As a marketing concept, ABM is in its infancy. ITSMA (Information Technology Services Marketing Association) first coined the phrase ABM, or account-based marketing, in 2004. Unlike inbound marketing, ABM is an outbound marketing approach where team members use their ideal customer profile to allocate marketing resources to high-value accounts. Companies then use a selective approach to create customized, personalized marketing campaigns for the decision makers at these target accounts. This marketing approach involves multiple follow-up touchpoints, including specific tactics like phone calls, emails, social media, educational content, events, and direct mail to deliver better results from good leads at higher value types of account targets. ABM didn’t gain significant traction as a B2B marketing tactic until 2013, when the global search first appeared on Google Trends.
What is ABM?
So what is ABM? Like many marketing strategies, the ABM strategy evolved because technology evolved. New marketing technologies gave sales and marketing teams intelligence to better identify the right people at high-value accounts to deliver account-specific messaging while automating and tracking their engagement. Predictive analytics is taking the ABM platform to another level, with better and better ways to identify high-value customers with a set of target accounts.
The explosion of new technology and digital channels meant B2B marketers could now reach potential customers at a good fit targeted account through many new and different methods of communication and marketing efforts. Plus, sellers could test multiple marketing messages and incentives to drive engagement and desired actions to specific customer accounts.
But at the same time, across the table, key decision makers became more interested in engaging only with sellers who more thoroughly understood their needs from the start.
ABM emerges with tech, desire for personalization
One-size-fits-all mass marketing blanket campaigns would no longer cut it, especially in B2B verticals.
Over the next few years, the ABM approach expanded and evolved after Customer Relationship Management (CRM) tools increased usage to track insights on a particular account. Best practices began to emerge. Using customer based insights, Customer Success Teams could better identify the ideal target audience, using key accounts to find the sweet spot customer base. ABM activities that create personalized experiences for specific accounts saw higher returns in average deal size and shorter close times.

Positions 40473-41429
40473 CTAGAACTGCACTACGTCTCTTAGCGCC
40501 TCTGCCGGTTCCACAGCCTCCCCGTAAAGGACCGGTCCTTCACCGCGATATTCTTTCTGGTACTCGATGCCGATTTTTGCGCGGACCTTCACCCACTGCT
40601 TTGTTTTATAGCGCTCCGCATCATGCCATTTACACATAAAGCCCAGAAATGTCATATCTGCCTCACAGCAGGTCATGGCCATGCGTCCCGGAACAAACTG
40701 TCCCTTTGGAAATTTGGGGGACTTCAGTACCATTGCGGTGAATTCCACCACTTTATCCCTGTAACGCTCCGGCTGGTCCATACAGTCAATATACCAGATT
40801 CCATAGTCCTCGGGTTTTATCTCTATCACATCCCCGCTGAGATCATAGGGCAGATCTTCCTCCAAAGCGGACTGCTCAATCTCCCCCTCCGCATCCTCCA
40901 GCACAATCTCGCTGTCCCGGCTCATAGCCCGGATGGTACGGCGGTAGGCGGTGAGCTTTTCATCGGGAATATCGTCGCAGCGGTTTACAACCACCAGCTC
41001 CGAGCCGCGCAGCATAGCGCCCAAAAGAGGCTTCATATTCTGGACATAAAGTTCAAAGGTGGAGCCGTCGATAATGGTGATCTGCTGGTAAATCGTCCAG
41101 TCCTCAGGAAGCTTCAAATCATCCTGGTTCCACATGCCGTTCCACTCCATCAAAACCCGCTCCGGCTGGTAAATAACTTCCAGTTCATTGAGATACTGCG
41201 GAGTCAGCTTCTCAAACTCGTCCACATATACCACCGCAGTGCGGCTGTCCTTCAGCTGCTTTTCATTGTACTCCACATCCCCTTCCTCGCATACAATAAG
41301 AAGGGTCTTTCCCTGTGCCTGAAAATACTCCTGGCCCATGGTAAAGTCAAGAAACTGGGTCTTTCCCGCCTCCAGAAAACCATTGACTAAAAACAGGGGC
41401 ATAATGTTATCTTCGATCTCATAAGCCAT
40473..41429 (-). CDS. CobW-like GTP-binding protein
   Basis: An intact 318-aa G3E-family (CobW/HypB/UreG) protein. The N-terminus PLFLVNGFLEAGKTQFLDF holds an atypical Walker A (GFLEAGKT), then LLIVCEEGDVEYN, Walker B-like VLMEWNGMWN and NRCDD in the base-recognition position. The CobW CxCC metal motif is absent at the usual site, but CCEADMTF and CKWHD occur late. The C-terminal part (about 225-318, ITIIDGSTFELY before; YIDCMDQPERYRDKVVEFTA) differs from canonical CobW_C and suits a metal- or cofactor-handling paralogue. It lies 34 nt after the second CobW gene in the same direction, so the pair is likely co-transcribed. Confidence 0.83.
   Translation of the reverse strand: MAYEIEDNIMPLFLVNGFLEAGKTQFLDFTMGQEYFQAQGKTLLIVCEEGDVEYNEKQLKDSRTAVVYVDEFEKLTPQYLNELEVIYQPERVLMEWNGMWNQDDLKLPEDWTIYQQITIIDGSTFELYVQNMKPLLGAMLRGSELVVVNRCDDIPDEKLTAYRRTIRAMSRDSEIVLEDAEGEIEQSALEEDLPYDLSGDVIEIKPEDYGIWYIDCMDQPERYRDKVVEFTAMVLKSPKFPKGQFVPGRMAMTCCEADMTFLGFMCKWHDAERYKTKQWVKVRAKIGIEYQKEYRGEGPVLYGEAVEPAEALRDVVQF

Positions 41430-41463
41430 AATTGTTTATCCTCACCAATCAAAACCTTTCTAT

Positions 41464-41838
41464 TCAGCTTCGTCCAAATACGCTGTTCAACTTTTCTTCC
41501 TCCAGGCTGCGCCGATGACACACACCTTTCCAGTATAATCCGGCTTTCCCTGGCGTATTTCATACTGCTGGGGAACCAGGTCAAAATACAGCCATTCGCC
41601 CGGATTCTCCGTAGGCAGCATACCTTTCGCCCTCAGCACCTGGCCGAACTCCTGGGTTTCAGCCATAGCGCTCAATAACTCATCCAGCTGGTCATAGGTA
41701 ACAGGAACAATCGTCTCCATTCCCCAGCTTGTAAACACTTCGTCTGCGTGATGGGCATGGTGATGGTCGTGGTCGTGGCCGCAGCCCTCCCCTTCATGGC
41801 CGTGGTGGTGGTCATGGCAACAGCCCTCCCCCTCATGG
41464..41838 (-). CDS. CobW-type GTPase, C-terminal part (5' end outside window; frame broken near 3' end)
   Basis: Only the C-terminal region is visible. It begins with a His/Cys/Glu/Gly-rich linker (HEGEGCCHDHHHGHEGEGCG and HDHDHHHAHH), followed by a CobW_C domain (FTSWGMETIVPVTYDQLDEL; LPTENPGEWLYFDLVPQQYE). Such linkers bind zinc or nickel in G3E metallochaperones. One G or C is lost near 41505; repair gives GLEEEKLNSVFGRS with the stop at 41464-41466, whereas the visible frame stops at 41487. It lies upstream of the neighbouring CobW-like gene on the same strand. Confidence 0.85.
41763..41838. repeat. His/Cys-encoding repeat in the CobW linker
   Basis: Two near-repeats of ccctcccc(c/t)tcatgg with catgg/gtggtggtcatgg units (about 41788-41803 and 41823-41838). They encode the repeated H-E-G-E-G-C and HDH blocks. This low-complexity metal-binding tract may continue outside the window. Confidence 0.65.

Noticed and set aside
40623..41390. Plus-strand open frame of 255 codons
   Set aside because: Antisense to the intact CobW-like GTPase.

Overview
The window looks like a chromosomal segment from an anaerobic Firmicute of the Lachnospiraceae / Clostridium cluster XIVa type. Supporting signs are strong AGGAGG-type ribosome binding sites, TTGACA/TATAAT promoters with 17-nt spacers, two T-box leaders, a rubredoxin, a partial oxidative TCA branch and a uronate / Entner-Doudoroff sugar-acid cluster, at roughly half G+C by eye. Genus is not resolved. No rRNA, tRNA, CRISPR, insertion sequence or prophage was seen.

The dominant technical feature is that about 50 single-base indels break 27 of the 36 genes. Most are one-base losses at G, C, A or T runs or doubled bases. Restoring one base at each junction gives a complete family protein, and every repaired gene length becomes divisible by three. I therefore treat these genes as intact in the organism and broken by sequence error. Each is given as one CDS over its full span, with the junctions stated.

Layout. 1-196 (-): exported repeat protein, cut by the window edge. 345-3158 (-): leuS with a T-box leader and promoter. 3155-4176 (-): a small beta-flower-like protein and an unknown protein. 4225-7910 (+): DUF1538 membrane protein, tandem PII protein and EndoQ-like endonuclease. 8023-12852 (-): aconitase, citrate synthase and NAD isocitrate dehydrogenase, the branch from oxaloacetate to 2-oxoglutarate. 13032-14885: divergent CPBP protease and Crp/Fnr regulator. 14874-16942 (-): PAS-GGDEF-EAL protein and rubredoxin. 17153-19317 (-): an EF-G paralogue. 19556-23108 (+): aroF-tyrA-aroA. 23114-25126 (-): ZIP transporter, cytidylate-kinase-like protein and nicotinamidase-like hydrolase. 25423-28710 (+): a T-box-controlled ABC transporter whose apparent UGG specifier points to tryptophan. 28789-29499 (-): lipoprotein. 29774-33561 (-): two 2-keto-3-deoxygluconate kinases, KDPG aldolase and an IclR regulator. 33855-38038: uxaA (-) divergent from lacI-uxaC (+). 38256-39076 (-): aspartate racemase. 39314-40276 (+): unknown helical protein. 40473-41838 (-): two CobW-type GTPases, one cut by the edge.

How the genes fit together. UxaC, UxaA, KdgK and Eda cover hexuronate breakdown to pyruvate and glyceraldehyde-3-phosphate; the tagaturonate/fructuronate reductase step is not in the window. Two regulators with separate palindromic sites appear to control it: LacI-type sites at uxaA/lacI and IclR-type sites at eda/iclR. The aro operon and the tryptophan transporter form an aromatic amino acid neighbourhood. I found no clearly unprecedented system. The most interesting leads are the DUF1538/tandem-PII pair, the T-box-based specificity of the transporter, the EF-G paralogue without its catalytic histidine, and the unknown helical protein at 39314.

Today, most B2B companies have an ABM program in place. Key stakeholders in the sales process include both sales and marketing departments; this marketing alignment with a common goal is a driving force to success.
Is ABM really that big of a deal?
YES. Because it works on many levels. Compelling study after study concludes that the ROI on ABM campaigns outperforms other marketing investments and is the most effective way to engage high value prospects and convert ideal accounts. With this B2B marketing strategy, working from a list of target accounts, sales spend less time chasing uninterested leads. Deals are bigger. Win rates are higher. The ABM market strategy of focusing marketing activities only on important accounts at the right time aligns Marketing and Sales teams—an incredible feat on its own. All organizations, from large companies with enterprise-level sales organizations to small businesses, can create a key account marketing plan using a successful ABM strategy.
What’s making ABM work?